Viersen focused on five main topics in his presentation. Firstly, he spoke about the budget that is now in place at the national level. "The latest is we have a budget now. I know this would surprise municipal councillors, but for over two years, we haven't had a budget. The entire COVID response has been without a budget. Typically, before you go out and do something, you set up a budget to have a benchmark to say that we met the budget or blew the budget, or we did better than we anticipated and here are the things we are going to spend the money on. That never really happened throughout COVID. We could only speculate as to how things were going to be rolling out."
Viersen said that the budget confirmed the debt facing Canadians. "We are 1.3 trillion dollars in debt as a country now, which is roughly $50,000 per person in Canada. Three hundred thirty billion dollars (from last year's budget) was funded by printing money. If you've been to the grocery store or the hardware store lately and wonder why everything is more expensive, that may have something to do with it. The fact that Canada is just printing money is likely devaluing our currency. So that is a major challenge," he explained. He said that his Conservative government is calling to remove the carbon tax on the propane and natural gas that farmers use to dry their grain. Though he said it did not sound like they would remove it, there was some potential positivity ahead. "It sounds like there's going to be some rebate program going forward. We will see if that program actually comes out."
Viersen then brought up Bill C-10. Initially introduced by the Liberals to bring companies such as Netflix under the CRTC, meaning they would be required to set money aside from Canadian content, the bill ended up changing. "At committee, the Liberals removed a clause in there that said it would not apply to social media platforms such as YouTube or Facebook. So, anybody with a Facebook page or YouTube channel could be subject to the CRTC rules which don't provide a lot of clarity for anybody and is a massive infringement on freedom of speech." The backlash to the change seemingly forced the Liberals to backtrack. "They said the bill is paused now. We have got a review of the constitutionality of the bill happening again, and the government has said that they have amendments they would like to bring again, which is unheard of. We've never had this before."
Another big topic in the headlines these days is Line 5. Viersen spoke about the implications and frustrations connected with it. "That's a pipeline that runs from Edmonton to Sarnia, and it runs through Michigan for a little while. The Governor of Michigan had said on May 12, the easement for that pipeline would be removed so that pipeline wouldn't be operating." Viersen questioned the government about the pipeline back in February. They told him the pipeline was "non-negotiable." He said that was interesting. "I called Line 5 the magic pipeline because it's magically changed the Liberal's opinions on pipelines. Suddenly, they are talking about how pipelines are the safest way to move crude oil, and if we got rid of this pipeline, we would have to put in eight thousand rail cars on the rail and 15 thousand trucks on the road to maintain this pipeline's capacity. It's extremely frustrating that we had Energy East, Northern Gateway, Trans Mountain, and Keystone XL. All these other pipelines, those same arguments apply, and yet we've seen this government be against pipelines until it was line 5. When southern Ontario and Quebec are at risk of losing jobs and fuels, they are suddenly in favour of pipelines."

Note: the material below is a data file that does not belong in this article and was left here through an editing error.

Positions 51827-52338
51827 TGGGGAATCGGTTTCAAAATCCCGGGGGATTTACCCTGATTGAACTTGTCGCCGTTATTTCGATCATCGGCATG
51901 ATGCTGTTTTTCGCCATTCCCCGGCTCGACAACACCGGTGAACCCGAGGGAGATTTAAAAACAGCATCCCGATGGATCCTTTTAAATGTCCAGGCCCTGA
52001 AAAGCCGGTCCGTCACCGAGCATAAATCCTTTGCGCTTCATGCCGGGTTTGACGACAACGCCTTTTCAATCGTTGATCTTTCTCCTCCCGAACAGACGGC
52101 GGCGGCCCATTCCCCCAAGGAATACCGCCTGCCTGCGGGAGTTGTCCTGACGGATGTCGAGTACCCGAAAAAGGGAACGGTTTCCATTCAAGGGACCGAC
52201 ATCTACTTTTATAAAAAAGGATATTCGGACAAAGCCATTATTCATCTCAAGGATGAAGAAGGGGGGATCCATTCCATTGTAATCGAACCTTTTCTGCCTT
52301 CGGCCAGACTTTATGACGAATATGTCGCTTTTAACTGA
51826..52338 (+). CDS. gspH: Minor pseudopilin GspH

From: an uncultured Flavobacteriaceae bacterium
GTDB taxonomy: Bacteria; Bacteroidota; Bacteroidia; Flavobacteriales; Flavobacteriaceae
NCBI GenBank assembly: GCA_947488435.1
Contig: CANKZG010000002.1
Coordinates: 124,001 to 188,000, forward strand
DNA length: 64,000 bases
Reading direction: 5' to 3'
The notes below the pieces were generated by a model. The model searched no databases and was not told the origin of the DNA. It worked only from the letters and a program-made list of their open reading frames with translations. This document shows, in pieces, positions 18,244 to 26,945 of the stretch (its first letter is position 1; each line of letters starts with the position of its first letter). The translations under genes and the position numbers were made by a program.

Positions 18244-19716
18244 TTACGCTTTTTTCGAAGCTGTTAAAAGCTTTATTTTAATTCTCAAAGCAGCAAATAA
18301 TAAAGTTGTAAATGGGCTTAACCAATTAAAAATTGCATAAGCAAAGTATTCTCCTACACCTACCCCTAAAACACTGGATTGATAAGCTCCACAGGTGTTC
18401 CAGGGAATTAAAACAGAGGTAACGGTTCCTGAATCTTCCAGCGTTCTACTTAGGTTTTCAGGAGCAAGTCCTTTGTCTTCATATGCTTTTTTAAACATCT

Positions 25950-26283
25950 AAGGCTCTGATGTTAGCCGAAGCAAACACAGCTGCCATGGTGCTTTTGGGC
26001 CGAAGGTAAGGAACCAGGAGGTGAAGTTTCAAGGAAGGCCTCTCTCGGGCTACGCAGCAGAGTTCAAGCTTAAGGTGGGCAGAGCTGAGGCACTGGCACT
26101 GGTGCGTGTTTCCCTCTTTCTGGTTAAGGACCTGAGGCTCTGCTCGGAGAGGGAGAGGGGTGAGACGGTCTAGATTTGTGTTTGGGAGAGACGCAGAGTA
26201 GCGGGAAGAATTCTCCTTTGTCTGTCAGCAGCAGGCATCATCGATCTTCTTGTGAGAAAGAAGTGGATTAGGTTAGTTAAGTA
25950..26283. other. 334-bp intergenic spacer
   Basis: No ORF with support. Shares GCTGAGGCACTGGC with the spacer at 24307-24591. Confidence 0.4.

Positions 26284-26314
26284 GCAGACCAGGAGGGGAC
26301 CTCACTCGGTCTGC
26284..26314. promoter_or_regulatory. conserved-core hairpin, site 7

Viersen explained that after calls to do something, the government brought the action into an American court. "We have a treaty with the United States, signed back in 1977, that basically guarantees that our pipelines will operate across the border. Back in 1977, it was the Americans that wanted that treaty, and then-Senator Joe Biden actually ratified that treaty. Maybe remind Mr. Biden about this treaty they worked on back in 1977 to keep that pipeline going. Trudeau claims to have political alignment with the Democrats down south there, but that hasn't seemed to have helped with Keystone XL or Line 5."
One of the last big topics Viersen brought forward concerned a resolution for equalization from his colleague Tom Kmiec (Calgary). "He has brought this resolution forward, and it does three things. It makes it so that the Federal and Provincial Transfers Act would be renamed the Equalization Act so that when we talk about those things, we would actually be able to find it. It would also remove the cap on the equalization transfer." Viersen explained that the Revenue Stabilization Program is to help provinces that suffer a significant dip in revenues. "For some reason that no one can explain, there's a $60 cap per capita on that transfer." He said that removing the cap would provide Alberta with 6-8 billion and that the cap is the only thing keeping that help from coming. "The Liberals have kind of answered that a little bit and raised the cap to $160 per person, which helps a bit, a two billion dollar bump, but if this program exists to help provinces out when they have a dramatic decrease in revenue, then why should there be a cap on it?"
He said the resolution would also make the equalization formula public. "We could all scrutinize it. At this point, nobody understands equalization because the government kind of just decides things and then hands out the money as they see fit." He said that he would love to have Woodlands County Council endorse the bill.
Serena Lapointe, Local Journalism Initiative Reporter, Whitecourt Press